6 Building Blocks for Infant Oral Health

infant oral healthTooth decay is the most common chronic disease impacting children today, according to the U.S. Centers for Disease Control and Prevention. By age 8, over half of children have had a cavity in their primary teeth. And yet,  cavities are preventable!

Parents can help children establish habits that will lead to a lifetime of good oral health. Essential oral health care practices start during infancy. Don’t wait until teeth start coming in to begin practicing oral hygiene. 

Dr. Duffy’s P-E-A-R-L-S of Wisdom

 Protect tiny teeth by caring for your own health when you’re pregnant. Untreated gum disease can harm your systemic health and may contribute to low birth weight. Mothers can even pass cavity-causing bacteria to newborns, and children are three times more likely to have tooth decay if Mom has untreated cavities. 

Ensure that you wipe baby’s gums after each meal. Take a clean, damp washcloth and gently run your index finger over your baby’s gums. Since newborns eat several times a day, aim to do this at least twice daily — just as they would if they were brushing.

Avoid putting babies to bed with a bottle. Early childhood caries are usually caused when infants or young children are put to bed with a bottle of breast milk, formula, or juice. When these are given at bedtime, the sugars within stay on their teeth and gums. Bacteria in the mouth will turn those sugars into acid that will decay the protective enamel on their little teeth. Sugar on teeth + time = tooth decay.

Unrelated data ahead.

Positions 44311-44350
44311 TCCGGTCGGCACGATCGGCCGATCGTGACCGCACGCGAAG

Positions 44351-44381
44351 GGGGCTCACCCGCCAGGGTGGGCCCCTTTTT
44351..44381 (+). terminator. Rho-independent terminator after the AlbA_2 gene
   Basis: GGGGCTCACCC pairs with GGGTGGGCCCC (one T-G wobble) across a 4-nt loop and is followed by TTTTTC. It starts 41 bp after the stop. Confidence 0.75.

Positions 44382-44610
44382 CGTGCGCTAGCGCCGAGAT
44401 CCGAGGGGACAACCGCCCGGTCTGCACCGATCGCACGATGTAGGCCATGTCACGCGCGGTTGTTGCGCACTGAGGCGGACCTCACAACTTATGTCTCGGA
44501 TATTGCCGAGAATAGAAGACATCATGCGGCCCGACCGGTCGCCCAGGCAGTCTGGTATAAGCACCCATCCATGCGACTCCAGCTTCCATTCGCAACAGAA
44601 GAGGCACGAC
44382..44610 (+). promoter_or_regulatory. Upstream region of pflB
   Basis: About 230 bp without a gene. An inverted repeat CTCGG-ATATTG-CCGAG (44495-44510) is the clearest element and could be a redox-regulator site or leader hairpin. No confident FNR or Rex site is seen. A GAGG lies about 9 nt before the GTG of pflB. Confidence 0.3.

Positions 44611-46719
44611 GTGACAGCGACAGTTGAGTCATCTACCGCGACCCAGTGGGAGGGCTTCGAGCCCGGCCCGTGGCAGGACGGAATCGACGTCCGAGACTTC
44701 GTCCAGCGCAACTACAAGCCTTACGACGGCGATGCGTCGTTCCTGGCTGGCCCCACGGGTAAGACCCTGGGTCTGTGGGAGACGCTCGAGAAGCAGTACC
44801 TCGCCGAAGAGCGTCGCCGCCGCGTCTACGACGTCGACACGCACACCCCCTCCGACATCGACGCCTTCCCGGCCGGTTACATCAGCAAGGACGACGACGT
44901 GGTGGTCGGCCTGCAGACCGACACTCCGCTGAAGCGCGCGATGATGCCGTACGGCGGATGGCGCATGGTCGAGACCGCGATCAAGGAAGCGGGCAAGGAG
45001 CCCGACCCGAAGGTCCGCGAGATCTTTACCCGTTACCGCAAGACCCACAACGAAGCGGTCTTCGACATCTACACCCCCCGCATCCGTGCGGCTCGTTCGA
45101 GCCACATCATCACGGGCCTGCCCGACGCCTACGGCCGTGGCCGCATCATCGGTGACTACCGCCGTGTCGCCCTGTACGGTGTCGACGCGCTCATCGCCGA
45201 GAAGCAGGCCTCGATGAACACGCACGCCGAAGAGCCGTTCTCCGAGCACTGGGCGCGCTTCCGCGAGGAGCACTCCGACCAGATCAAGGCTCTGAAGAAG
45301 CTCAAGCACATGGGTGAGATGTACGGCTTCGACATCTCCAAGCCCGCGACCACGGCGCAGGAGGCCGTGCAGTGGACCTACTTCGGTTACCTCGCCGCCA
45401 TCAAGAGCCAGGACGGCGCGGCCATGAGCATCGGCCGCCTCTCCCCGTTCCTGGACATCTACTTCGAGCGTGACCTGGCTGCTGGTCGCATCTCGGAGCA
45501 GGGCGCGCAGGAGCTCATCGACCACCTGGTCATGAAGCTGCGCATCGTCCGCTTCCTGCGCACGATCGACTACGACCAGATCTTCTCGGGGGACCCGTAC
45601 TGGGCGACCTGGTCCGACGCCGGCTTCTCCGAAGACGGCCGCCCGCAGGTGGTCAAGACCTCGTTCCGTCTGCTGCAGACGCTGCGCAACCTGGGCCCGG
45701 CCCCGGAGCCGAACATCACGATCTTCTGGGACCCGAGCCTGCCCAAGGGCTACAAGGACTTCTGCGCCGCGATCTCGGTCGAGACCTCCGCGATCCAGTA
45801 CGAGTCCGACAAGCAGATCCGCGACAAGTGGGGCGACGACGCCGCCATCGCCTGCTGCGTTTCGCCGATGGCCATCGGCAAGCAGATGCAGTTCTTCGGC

Remember to brush your child’s teeth twice daily with fluoride toothpaste. Once your child’s first tooth erupts, it is time to begin brushing. We recommend selecting a soft-bristled toothbrush made for infants. The amount of toothpaste used should be significantly less than what you might put on your own toothbrush — around the size of a grain of rice. Continue to gently clean their gums. 

Limit drinks and food with added sugar. Your child’s diet is very important to the development of healthy teeth — and their overall health and well-being as well. Instilling healthy eating habits is one of the greatest gifts you can give your children. 

Schedule your baby’s first dental appointment by their first birthday, or when their first tooth appears — whichever comes first. We can provide guidance for parents and stay ahead of any problems. Children should receive at least two regular dental examinations each year, or more if they are at higher risk for oral health complications. 

Keeping Flower Mound Families Healthy

Proper oral health practices are vital for infants and children. Your role as a parent is to shape your child’s habits to set them on a path for a healthy smile that will last a lifetime. Don’t wait for your child’s first tooth to erupt before considering their oral health.  

Helping Kids Love Dentistry!

~Dr. Duffy


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